That battle is demonstrated in the outcries from the final two crowds that swarmed around our Lord. The Palm Sunday crowd, by yelling “Hosanna!” (which means “Save now!”), was actually yelling “Crucify Him!” and didn’t even realize it. We could not be saved without His death on the cross. Was that crowd one-for-one the same as the crowd at the cross? No point in answering that question because it is not the point. What is true is that both crowds were representative of mankind. I was not there, but my sins nailed Jesus to the cross. What is also true is that there were faithful followers of Christ who stood at the foot of the cross and neither deserted Him nor called for His death. But nevertheless, He died for them.

The final references I want to highlight are Mary’s mistaking Jesus for a gardener (an event I’ve written about before), which calls the Garden of Eden into remembrance, and the reference to John 15, in which our Lord declares Himself to be the True Vine and His people to be the branches. Between those two images is a reference to Psalm 30:5, which is one way to summarize the events that occurred from Good Friday to Easter Sunday:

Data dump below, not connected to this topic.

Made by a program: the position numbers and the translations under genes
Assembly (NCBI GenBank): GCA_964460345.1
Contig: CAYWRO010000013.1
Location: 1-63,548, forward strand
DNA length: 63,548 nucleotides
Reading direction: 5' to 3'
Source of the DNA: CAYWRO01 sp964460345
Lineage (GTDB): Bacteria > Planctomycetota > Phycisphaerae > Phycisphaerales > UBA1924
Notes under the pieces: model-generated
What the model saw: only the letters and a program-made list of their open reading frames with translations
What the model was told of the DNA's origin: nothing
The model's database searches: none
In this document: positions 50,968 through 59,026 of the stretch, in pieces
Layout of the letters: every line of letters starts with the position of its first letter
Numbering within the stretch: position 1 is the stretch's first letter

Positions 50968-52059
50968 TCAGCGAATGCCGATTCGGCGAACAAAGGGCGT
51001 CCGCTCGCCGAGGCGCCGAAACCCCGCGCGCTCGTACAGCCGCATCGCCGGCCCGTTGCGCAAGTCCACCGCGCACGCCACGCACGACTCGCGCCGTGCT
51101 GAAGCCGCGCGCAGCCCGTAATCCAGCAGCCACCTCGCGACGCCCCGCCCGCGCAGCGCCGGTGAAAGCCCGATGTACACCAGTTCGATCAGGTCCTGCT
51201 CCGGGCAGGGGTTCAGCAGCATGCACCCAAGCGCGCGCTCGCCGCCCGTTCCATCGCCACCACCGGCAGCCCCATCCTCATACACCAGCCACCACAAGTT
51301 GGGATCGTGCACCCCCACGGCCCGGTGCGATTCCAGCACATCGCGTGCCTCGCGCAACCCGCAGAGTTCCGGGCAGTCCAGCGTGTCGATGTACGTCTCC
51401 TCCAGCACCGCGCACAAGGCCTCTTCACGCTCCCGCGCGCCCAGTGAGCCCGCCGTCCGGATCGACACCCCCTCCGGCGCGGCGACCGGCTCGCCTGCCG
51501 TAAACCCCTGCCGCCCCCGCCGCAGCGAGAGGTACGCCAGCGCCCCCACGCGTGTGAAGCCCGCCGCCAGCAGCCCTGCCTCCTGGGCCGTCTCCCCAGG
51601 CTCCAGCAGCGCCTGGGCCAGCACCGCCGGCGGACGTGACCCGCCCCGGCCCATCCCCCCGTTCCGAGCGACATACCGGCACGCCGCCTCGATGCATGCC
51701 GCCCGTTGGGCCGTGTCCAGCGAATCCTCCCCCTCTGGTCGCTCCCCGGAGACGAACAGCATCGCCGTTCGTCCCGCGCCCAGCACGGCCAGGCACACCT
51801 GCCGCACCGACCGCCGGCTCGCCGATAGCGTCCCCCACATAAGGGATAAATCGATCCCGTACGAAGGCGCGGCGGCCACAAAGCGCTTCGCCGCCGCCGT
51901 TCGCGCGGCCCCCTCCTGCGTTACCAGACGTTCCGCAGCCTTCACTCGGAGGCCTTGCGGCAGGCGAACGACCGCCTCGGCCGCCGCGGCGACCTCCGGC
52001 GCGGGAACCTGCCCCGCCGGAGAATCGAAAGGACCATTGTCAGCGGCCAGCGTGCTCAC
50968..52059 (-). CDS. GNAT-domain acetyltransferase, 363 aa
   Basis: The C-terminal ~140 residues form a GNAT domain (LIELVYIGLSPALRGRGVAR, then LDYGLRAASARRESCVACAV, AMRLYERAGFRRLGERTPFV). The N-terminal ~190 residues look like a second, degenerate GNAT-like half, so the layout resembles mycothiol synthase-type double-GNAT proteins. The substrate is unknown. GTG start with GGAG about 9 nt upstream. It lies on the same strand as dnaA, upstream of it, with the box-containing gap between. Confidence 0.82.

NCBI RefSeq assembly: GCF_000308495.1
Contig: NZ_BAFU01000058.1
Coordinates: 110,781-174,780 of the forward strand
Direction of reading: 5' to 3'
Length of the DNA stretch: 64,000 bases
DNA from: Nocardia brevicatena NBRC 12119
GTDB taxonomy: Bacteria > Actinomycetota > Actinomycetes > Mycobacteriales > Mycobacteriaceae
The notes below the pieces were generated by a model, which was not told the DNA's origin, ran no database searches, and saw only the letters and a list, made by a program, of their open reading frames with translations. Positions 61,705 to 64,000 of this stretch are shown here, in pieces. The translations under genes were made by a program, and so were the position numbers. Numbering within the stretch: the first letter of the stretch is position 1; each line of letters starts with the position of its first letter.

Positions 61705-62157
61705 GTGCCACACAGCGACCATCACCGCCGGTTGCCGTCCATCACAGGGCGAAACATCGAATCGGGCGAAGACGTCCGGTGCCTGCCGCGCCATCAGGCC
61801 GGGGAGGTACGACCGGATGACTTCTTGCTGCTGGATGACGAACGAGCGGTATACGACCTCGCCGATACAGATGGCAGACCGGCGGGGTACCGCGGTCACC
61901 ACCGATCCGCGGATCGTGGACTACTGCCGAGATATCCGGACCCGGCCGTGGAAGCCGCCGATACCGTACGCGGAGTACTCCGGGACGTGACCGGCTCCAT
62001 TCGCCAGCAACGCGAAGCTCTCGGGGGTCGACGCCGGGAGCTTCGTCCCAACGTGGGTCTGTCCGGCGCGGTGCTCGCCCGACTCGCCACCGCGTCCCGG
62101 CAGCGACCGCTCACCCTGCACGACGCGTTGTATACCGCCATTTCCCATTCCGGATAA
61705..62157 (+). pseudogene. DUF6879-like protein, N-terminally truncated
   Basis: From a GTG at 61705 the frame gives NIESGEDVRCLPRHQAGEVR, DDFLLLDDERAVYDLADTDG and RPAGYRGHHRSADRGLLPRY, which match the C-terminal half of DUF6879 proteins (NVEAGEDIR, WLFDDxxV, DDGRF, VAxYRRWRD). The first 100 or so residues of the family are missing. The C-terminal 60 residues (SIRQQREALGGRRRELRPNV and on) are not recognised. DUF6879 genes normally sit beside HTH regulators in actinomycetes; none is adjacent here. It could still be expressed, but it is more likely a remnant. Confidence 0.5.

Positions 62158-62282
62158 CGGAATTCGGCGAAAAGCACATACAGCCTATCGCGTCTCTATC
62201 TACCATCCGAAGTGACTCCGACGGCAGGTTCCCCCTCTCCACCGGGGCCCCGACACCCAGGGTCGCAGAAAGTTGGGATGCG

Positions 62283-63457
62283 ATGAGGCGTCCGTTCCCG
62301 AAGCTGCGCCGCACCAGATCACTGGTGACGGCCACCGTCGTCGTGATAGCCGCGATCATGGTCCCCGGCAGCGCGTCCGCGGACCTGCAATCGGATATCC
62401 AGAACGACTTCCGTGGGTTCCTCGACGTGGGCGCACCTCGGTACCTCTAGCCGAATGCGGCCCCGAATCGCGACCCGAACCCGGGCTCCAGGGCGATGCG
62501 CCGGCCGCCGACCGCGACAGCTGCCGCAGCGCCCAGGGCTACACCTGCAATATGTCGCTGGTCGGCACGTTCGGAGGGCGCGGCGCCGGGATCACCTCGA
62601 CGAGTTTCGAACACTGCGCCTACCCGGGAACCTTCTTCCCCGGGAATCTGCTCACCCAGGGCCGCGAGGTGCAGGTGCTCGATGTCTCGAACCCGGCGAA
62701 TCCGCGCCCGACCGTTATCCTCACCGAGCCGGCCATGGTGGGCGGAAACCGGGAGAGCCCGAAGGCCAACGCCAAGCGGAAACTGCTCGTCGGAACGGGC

For His anger is but for a moment,
His favor is for life;
Weeping may endure for a night,
But joy comes in the morning.

Thanks be to God that the morning is coming.

Next page

%d bloggers like this: